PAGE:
The curious matter of risk: for all the talk of fire cover provision, risk management and the progress of fire safety legislation, our correspondent argues that there will continue to be conflict between statistical evidence and public perception of risk--reassurance of protection being paramount.(Risk Management)

WITH THE "QUICK WIN" PHASE of many integrated risk management plans now over, the thorny issue of rationalisation of fire cover provision appears on the near horizon. Closing a fire station dealing with a handful of "real" calls each year should be easy in today's sophisticated risk aware society. The reality is proving more difficult. Will clinical analysis of the facts win out or will changes to fire cover be placed in the "too hard to do box" for the time being?

During the siege of Moscow in 1941-1942, a famous statistician refused to take shelter from even the heaviest bombing raids explaining that the chance of being killed in the raids was actuarially speaking insignificant. One day he turned up at his local shelter. Asked about his change of mind he explained: "There are seven million Muscovites and one elephant. Last night they got the elephant."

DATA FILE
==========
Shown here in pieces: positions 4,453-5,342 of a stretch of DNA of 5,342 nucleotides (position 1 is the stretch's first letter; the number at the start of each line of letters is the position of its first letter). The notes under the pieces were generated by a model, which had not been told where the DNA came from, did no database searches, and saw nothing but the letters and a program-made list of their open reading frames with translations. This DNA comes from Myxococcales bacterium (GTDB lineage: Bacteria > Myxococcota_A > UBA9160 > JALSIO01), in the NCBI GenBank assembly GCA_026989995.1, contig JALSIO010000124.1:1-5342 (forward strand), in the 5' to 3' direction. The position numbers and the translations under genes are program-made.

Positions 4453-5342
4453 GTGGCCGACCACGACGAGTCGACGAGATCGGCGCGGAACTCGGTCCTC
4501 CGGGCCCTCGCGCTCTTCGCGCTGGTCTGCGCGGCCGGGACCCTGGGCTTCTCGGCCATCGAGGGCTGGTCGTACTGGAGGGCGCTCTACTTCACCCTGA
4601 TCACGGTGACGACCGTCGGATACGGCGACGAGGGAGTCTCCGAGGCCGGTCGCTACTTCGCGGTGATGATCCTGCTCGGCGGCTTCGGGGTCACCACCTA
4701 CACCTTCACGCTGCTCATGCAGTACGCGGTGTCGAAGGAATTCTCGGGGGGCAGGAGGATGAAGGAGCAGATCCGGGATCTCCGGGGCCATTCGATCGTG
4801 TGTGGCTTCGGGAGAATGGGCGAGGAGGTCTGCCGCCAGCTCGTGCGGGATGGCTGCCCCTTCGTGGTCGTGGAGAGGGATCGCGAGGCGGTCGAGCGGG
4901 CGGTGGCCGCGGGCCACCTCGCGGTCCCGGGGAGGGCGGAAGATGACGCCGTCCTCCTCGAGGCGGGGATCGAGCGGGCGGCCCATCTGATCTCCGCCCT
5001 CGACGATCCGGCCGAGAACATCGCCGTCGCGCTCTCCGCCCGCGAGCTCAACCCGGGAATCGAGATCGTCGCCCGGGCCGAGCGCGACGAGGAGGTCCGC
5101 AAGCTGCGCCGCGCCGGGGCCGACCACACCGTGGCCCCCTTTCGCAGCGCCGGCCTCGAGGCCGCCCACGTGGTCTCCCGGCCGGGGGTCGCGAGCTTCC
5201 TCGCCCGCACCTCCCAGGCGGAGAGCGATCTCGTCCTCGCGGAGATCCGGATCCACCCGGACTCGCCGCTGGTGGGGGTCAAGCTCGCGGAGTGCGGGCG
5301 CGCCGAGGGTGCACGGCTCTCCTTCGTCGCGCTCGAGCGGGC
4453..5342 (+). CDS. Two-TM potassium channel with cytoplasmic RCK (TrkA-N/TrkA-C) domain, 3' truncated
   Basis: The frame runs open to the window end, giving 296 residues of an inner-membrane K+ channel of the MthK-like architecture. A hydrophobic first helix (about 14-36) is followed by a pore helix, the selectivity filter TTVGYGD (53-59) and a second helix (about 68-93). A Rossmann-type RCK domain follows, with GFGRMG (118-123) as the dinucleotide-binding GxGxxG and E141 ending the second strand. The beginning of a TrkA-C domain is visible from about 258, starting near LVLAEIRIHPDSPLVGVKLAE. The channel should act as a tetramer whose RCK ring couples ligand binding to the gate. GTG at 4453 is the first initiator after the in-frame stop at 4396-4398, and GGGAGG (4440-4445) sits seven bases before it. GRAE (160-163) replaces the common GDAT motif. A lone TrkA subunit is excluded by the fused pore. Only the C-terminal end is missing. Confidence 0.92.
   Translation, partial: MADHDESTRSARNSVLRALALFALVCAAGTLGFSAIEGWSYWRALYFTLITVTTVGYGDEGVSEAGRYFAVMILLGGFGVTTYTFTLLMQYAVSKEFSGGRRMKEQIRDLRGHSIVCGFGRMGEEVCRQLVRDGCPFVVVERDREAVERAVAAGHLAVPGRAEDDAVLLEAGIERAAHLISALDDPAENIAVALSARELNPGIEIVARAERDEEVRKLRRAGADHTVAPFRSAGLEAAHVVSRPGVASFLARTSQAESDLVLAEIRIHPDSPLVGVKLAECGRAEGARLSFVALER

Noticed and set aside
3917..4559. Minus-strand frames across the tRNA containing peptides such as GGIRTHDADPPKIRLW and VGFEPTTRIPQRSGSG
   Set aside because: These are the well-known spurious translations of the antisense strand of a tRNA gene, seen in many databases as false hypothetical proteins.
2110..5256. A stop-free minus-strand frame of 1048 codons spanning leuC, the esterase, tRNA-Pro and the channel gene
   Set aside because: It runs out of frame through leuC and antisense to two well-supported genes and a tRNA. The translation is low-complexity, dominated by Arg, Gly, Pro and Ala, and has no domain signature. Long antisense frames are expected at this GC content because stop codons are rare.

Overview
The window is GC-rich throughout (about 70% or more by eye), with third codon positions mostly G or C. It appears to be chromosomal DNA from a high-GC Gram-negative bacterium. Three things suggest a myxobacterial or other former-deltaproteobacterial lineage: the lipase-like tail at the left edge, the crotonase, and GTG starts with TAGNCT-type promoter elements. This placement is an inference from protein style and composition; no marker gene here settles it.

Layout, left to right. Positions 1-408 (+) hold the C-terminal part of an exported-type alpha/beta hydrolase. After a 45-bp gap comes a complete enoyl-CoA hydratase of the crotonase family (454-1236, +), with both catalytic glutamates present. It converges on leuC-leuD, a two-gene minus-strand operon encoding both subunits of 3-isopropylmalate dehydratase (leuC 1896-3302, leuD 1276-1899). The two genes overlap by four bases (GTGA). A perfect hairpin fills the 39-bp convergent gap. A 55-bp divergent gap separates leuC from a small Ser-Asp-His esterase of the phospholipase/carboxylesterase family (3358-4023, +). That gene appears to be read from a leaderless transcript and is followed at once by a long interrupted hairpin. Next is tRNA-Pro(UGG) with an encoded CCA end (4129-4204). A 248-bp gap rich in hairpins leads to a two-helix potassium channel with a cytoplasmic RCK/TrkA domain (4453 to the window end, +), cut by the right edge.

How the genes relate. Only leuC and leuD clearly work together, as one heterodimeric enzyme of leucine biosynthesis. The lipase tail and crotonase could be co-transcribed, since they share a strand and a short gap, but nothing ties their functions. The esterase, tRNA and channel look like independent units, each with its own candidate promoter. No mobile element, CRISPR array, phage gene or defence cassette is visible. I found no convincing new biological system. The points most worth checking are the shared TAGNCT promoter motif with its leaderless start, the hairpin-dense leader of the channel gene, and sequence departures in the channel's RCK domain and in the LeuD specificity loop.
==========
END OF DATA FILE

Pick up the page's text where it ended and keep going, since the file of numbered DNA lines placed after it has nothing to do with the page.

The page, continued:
The story may be apocryphal but it does serve to illustrate the problem with understanding the concept of risk and the perception of risk. With most fire and rescue activity being focussed upon the reduction of risk through integrated risk management plans (IRMP) and using such rational decision making tools as the FSEC modelling software, there will inevitably be a conflict between statistics and the perception of those who are subject to the risk. You may not statistically need a fire station in your village but it may never the less provide you with a degree of reassurance. …

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